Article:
The eternal question that plagues renewable power: Since the wind isn't always blowing, how could wind turbines ever hope to replace, say, coal plants as a source of steady, constant baseload power, unless we invent newfangled and possibly expensive batteries? Jon Rynn of Grist passes along one notable response:
I asked [Lester] Brown if intermittency problems could be overcome—that is, the wind doesn't blow all the time and the sun doesn't always shine. Brown cited research done at Stanford University which concluded that, if a national grid with nationally distributed wind farms were fully developed, it would in effect act like baseload capacity, that is, there would always be enough electricity being generated somewhere to fill most immediate needs.
He also pointed out that nuclear power plants have their own intermittency problems—there were over 50 shutdowns last year alone—and no one is advocating building backup nuclear power plants. A national grid with a large number of well-distributed electricity generators is constantly experiencing changes in capacity, no matter what the source.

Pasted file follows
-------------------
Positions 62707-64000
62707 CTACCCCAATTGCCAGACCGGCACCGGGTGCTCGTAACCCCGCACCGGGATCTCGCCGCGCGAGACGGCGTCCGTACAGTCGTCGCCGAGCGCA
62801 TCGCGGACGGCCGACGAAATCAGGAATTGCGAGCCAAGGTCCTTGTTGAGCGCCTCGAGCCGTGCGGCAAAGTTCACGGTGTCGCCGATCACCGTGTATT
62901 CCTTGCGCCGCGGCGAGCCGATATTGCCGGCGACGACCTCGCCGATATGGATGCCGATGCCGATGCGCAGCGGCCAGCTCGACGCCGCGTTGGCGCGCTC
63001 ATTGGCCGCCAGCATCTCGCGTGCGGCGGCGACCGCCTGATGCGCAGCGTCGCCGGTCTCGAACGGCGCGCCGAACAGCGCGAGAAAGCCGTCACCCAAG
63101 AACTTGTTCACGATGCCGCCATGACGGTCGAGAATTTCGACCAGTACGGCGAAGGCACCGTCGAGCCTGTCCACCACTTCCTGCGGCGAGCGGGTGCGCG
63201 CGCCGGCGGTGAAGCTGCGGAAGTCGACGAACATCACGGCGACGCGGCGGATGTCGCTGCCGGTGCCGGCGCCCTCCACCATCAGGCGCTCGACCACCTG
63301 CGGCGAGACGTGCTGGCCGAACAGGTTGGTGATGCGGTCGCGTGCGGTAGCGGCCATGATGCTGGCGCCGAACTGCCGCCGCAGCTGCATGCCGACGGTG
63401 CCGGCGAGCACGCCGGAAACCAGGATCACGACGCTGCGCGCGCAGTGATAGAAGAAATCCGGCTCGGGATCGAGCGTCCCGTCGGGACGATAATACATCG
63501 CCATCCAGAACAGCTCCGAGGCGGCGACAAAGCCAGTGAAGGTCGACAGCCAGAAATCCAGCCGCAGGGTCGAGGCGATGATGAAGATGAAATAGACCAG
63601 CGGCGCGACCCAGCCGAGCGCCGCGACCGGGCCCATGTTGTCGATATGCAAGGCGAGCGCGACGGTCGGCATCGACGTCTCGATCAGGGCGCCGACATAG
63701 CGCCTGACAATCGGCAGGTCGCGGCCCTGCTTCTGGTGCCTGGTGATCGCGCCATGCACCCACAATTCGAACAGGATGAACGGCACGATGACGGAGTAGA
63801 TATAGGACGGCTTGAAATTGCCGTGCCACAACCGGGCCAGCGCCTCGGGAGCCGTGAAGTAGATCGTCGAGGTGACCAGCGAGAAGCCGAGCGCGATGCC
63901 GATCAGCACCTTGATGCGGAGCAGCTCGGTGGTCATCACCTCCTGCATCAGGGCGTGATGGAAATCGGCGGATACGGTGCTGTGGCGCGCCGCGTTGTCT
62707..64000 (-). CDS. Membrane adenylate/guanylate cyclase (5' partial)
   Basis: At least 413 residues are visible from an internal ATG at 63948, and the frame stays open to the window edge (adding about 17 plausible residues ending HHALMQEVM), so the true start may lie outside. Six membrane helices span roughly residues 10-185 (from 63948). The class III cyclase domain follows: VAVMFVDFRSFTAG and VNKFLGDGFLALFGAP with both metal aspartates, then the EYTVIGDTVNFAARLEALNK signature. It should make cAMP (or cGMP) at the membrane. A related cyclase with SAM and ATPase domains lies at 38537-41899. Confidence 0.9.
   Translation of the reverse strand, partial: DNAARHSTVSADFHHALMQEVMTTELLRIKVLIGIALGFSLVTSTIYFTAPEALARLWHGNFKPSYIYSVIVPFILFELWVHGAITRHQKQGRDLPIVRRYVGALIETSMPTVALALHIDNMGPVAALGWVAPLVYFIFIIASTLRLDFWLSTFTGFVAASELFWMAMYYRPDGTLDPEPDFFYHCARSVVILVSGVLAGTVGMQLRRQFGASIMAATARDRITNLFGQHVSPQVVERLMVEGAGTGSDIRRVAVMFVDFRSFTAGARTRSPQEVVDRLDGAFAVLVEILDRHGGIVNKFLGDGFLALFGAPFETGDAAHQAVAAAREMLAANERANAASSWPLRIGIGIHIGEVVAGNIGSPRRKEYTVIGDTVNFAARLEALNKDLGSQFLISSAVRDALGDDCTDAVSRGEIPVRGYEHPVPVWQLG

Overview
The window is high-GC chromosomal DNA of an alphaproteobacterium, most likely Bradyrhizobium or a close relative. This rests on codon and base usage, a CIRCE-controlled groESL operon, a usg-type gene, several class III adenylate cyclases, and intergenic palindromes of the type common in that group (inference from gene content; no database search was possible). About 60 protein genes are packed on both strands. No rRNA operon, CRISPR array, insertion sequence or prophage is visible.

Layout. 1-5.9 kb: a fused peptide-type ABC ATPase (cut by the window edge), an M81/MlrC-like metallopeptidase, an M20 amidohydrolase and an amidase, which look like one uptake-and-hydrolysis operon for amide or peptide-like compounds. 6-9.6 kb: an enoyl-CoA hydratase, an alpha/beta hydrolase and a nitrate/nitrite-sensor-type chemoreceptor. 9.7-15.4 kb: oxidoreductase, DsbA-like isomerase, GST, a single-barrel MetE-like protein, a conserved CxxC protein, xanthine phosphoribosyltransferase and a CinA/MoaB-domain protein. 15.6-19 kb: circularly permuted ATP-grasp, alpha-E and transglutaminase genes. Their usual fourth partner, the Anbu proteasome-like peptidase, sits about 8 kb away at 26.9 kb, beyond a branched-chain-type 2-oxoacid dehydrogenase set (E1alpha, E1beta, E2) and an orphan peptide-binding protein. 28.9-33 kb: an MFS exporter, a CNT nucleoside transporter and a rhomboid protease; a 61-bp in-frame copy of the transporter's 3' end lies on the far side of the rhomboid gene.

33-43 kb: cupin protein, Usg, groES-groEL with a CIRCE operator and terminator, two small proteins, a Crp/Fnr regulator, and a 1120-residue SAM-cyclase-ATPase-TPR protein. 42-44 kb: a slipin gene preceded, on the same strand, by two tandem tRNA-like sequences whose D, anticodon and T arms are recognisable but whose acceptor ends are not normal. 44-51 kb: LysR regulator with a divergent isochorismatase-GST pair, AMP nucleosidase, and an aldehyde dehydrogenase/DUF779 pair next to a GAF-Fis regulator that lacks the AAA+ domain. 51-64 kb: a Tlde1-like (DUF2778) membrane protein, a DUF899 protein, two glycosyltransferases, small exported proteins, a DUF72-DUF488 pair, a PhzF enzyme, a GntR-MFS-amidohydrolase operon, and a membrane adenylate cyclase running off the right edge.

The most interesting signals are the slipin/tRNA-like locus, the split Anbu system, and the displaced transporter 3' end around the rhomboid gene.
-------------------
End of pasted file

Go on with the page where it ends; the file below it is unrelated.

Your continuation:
The Stanford study mentioned above is fascinating, and concludes that between one-third and one-half of yearly averaged wind power from a network of interconnected farms can actually be used as reliable, baseload electric power, the way coal is used now. For any given turbine, the wind's not always blowing, but given a sufficiently high number of turbines, the wind's always blowing somewhere. (Also, if you connect a bunch of distributed wind farms to a single point and then connect that point to, say, a faraway city, you can keep transmission losses to a minimum.) Meanwhile, the remaining wind power, which is more inconsistent, could be used for an electrified transportation system—say, to charge plug-in hybrids, which would then store the power in their batteries. Interesting stuff. Only problem is we'd need to seriously upgrade our national grid, which, as we've discussed before, is no walk in the cabbage patch.